The fat-shaming of Kim Kardashian: Why the rest of us should care
Whether you never miss an episode of reality TV show "Kourtney & Kim Take Miami," or you’re blissfully unaware of the Kardashian clan, the tabloid fat-shaming of pregnant Kim Kardashian for her pregnancy weight gain actually matters to all of us.
Celebrity moms just can’t win. They’re either too skinny or too heavy. Tabloids piled on Kim Kardashian this week, with headlines like "Pregnant Kim's Nightmare" and "I can't stop eating!" Online critics juxtaposed a photo of Kim in a black and white dress with a photo of a killer whale. Seeing your weight gain documented in unflattering photos can’t be pleasant, even for a woman who has chosen to chase the limelight.
Experts say humiliating pregnant women for their weight gain hurts all of us in the long run. Regardless of what Kim, who is due in July, feels when she sees the harsh headlines, they perpetuate a society in which we judge people for their body mass index and fat-shame “real people” we see on a regular basis.
Rebecca Puhl, the director of research at the Rudd Center for Food Policy & Obesity at Yale University, has been studying the negative effects of weight bias and stigma for over twelve years. Pregnancy, she reminds everyone, is a time when a woman’s body is supposed to look different. After all, a baby is growing inside her. But pregnant women are routinely stigmatized for deviating from a thin ideal.
As Puhl explains, the culture of fat-shaming doesn’t stop with celebrity moms or tabloid covers. Being constantly bombarded by these images has “real-life” consequences for many more folks than just the celebrity target of the day.
“It’s ridiculous, unfortunate, and potentially harmful, that women in our society are vulnerable to public shame if their pregnant bodies don’t look thin enough,” says Puhl, whose research has shown that when women are made to feel shamed about excess weight — whether in “real life,” by the media or both — their emotional and physical health can suffer, with a higher risk of depression, anxiety, low self-esteem, eating disorders and binge eating.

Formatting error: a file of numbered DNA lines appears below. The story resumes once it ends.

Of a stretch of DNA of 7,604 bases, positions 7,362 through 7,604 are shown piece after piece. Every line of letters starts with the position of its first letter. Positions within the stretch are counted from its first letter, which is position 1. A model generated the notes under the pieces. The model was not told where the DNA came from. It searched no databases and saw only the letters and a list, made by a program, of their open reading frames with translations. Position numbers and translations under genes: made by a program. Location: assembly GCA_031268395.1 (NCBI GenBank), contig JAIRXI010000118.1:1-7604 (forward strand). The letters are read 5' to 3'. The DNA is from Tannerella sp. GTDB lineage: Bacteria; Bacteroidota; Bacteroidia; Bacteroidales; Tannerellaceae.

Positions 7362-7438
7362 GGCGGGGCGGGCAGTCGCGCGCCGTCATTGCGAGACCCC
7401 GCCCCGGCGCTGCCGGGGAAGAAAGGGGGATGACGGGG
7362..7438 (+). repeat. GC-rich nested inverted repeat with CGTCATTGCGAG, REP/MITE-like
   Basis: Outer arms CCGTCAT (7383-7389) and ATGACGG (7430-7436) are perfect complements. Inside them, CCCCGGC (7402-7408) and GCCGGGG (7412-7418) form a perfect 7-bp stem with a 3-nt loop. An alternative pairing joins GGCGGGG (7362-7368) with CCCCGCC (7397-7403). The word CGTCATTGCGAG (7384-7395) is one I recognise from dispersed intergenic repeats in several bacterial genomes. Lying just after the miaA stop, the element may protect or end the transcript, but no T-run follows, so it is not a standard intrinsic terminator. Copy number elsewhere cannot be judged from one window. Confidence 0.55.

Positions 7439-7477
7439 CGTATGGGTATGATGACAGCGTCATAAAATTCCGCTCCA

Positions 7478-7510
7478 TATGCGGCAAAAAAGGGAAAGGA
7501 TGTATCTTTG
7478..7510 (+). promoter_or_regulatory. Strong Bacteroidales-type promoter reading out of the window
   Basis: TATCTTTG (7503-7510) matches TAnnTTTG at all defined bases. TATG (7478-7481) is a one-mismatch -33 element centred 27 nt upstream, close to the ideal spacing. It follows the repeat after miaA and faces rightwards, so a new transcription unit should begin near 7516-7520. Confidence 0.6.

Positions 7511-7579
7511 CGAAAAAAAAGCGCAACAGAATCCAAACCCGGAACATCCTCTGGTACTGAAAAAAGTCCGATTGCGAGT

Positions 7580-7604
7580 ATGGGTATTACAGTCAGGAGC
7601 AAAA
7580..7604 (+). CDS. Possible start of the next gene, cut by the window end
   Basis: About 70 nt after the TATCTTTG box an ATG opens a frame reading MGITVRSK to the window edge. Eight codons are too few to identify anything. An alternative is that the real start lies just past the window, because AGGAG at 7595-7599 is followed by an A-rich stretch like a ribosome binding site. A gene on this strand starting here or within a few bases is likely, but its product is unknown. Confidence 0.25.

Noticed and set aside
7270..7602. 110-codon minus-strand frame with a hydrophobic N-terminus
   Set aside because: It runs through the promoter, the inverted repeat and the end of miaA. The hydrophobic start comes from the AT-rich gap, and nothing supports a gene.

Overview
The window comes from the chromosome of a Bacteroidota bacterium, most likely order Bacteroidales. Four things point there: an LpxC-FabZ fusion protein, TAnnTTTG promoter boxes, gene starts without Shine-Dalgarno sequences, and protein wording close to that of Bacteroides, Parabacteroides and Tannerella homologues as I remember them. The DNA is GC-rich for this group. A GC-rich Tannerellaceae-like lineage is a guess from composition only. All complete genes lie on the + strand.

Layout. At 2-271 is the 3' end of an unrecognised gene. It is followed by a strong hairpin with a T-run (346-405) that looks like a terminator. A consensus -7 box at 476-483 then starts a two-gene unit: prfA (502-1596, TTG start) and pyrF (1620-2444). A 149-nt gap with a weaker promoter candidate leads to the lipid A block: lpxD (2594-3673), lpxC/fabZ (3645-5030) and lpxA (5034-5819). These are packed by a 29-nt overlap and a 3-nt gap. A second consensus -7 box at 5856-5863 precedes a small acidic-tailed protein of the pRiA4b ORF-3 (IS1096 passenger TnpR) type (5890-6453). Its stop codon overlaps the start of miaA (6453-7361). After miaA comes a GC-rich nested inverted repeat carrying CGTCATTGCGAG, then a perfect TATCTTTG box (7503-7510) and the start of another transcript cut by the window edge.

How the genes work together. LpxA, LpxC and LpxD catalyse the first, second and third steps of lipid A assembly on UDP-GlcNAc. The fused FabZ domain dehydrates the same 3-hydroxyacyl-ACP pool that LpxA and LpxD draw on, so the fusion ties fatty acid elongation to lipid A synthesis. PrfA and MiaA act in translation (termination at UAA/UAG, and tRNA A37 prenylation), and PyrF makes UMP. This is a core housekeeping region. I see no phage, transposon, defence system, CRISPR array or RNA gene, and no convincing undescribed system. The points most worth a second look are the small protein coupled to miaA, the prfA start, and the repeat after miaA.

“Negative health implications are particularly concerning for a woman who is pregnant,” Puhl warns. A backlash is brewing. The Daily Beast’s Isabel Wilkenson called upon the press to lay off Kim:
“Like Jessica Simpson before her,” wrote Wilkenson, “we’re using Kardashian as some totem of self-hatred, fascinated with her weight gain as a way of feeling better or worse about ourselves.”
And there are other societal costs to making cruel, snap judgments based on a person’s body shape. In a study published last week, Puhl found that overweight physicians are vulnerable to weight bias from their patients. According to her research, adults reported trusting heavier physicians less, being less inclined to follow their medical advice, and more likely to switch doctors if their physician was overweight.
In other words, we may be discounting valuable professionals — or dismissing valuable advice — because someone's carrying a few extra pounds.
The culture of fat-shaming also affects our kids. Puhl published research in the journal Pediatrics this January that found 64 percent of teens reported being bullied because of their weight, and the risk of verbal teasing, cyber bullying, and physical aggression increased with a teen’s body weight.
Alison Khalaf, a Brooklyn mom due with her second baby in June, wonders if fat-shaming is just the first stage of mothers judging each other. Next, she says, comes the criticisms we level at other moms about whether they plan to breast-feed (and for how long), whether they work outside the home, what kind of child care they have, and so on.
But for the most part, Khalaf doesn’t pay much attention to magazine covers or how much celebrities gain during their pregnancy. “I like being pregnant,” she says, “Every kick is a reminder that I am creating a human being in my body.”
Kim, if you’re listening: Khalaf is right. You’re not fat. You’re pregnant.